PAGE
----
What isn’t very well understood in today’s higher-education debate is that we can reconcile the positions advanced by conservatives and liberals. By doing the unthinkable — by dramatically reducing federal funding for higher education — we can actually make a college education more accessible and more affordable for working- and middle-class Americans. At the same time we can reduce the burden on taxpayers and alleviate legitimate concerns that we are unduly privileging one way of life over another. 

Having a more educated population can in theory create a positive feedback loop, in which workers innovate faster and find ways to spread knowledge more efficiently. Some argue that this is exactly the dynamic that fueled America’s rise to economic dominance in the last century, which is why the case for subsidizing higher education has been so widely accepted. As Claudia Goldin and Lawrence Katz recount in The Race between Education and Technology, the United States educated its workers to a far greater extent than any other country at the start of the last century. As late as the 1930s, the U.S. was all but alone in providing a free and accessible high-school education to its young. And mass secondary schooling provided a solid foundation for a vibrant and diverse higher-education sector, which was and to some extent still is the envy of the world.

Yet in more recent years, something has changed for the worse. In our breakneck efforts to subsidize education, we’ve wound up spending more and more for the same mediocre outcomes. High-school-graduation rates peaked in the United States in the late 1960s, despite the fact that the labor-market position of high-school dropouts has sharply deteriorated in the decades since. Despite the fact that per-pupil spending on K–12 schools has increased threefold in inflation-adjusted terms since 1970, high-school-graduation rates have been stagnant. And while the number of students attending college has increased over this period, college-completion rates have been similarly disappointing. Until the 1970s, they rose at a healthy clip, but there was a sharp deceleration in the mid-1970s, driven in large part by the failure of men to keep up with women.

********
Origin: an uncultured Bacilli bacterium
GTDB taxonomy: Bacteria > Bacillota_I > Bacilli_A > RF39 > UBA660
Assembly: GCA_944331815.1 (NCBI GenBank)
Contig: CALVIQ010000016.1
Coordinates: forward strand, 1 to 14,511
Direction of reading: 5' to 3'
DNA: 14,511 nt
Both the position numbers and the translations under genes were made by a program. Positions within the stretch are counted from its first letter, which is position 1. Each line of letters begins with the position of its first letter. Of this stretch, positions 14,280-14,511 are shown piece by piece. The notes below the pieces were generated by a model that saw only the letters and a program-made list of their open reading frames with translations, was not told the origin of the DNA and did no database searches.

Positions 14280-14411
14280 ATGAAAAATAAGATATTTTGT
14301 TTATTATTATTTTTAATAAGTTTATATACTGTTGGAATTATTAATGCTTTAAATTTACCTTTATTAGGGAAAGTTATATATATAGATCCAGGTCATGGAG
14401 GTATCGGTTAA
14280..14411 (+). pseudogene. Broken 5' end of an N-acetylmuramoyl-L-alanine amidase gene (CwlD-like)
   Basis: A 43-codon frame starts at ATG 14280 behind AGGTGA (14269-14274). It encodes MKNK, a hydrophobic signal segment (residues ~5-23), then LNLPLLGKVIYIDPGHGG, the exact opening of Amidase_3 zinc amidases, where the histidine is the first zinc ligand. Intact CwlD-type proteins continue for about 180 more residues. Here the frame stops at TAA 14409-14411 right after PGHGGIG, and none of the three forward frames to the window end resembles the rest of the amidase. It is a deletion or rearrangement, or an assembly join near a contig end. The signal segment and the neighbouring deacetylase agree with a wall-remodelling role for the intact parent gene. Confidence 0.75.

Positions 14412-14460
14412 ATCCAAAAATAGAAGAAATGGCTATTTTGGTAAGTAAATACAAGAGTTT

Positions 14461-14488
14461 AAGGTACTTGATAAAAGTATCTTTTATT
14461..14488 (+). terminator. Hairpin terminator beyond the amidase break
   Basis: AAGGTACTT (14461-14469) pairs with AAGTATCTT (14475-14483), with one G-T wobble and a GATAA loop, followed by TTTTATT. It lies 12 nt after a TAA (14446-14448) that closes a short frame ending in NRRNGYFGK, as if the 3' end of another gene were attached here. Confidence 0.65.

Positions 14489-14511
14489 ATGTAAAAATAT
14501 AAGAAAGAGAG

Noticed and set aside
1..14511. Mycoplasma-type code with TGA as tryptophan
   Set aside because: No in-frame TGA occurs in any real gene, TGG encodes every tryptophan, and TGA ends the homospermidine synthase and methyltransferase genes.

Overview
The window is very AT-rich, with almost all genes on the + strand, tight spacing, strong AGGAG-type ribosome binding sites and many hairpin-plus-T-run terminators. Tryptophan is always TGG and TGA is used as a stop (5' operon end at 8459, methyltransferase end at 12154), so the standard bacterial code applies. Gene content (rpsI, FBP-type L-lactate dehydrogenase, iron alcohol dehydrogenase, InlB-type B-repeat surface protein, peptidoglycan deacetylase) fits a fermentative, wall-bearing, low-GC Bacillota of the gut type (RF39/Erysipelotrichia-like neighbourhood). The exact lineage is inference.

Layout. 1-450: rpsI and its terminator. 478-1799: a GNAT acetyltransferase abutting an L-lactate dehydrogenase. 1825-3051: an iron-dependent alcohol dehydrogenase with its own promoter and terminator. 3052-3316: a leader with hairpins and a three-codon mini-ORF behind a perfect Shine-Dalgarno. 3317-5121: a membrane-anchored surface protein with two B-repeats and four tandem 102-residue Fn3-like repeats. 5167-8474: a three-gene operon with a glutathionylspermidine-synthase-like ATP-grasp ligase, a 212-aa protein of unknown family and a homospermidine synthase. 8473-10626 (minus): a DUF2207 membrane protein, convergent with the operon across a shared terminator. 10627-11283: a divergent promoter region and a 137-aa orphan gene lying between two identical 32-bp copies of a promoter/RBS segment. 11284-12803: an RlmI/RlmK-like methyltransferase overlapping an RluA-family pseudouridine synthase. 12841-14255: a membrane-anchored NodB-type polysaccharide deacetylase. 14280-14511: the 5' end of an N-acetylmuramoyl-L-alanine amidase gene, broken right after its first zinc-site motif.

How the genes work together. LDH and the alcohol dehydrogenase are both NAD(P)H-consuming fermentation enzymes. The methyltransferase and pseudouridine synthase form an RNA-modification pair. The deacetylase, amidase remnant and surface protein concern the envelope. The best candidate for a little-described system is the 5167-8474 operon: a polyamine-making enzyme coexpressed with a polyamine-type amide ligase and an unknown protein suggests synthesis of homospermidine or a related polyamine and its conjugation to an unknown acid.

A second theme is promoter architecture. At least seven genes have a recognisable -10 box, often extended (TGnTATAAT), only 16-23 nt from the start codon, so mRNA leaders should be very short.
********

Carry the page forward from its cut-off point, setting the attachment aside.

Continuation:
One curious result of this stagnation is that while American 65-year-olds are among the best educated in the world, American 21-year-olds are in the middle of the pack among workers in the world’s most advanced economies. Goldin and Katz observe that while the 25-to-34 age group is better educated than the 55-to-64 age group in most European nations, the two groups are nearly identical in the U.S. The economists Dale Jorgenson, Mun Ho, and Kevin Stiroh reached the sobering conclusion that, because educational attainment appears to have reached a plateau, the labor quality of the U.S. work force will stop improving within the next decade.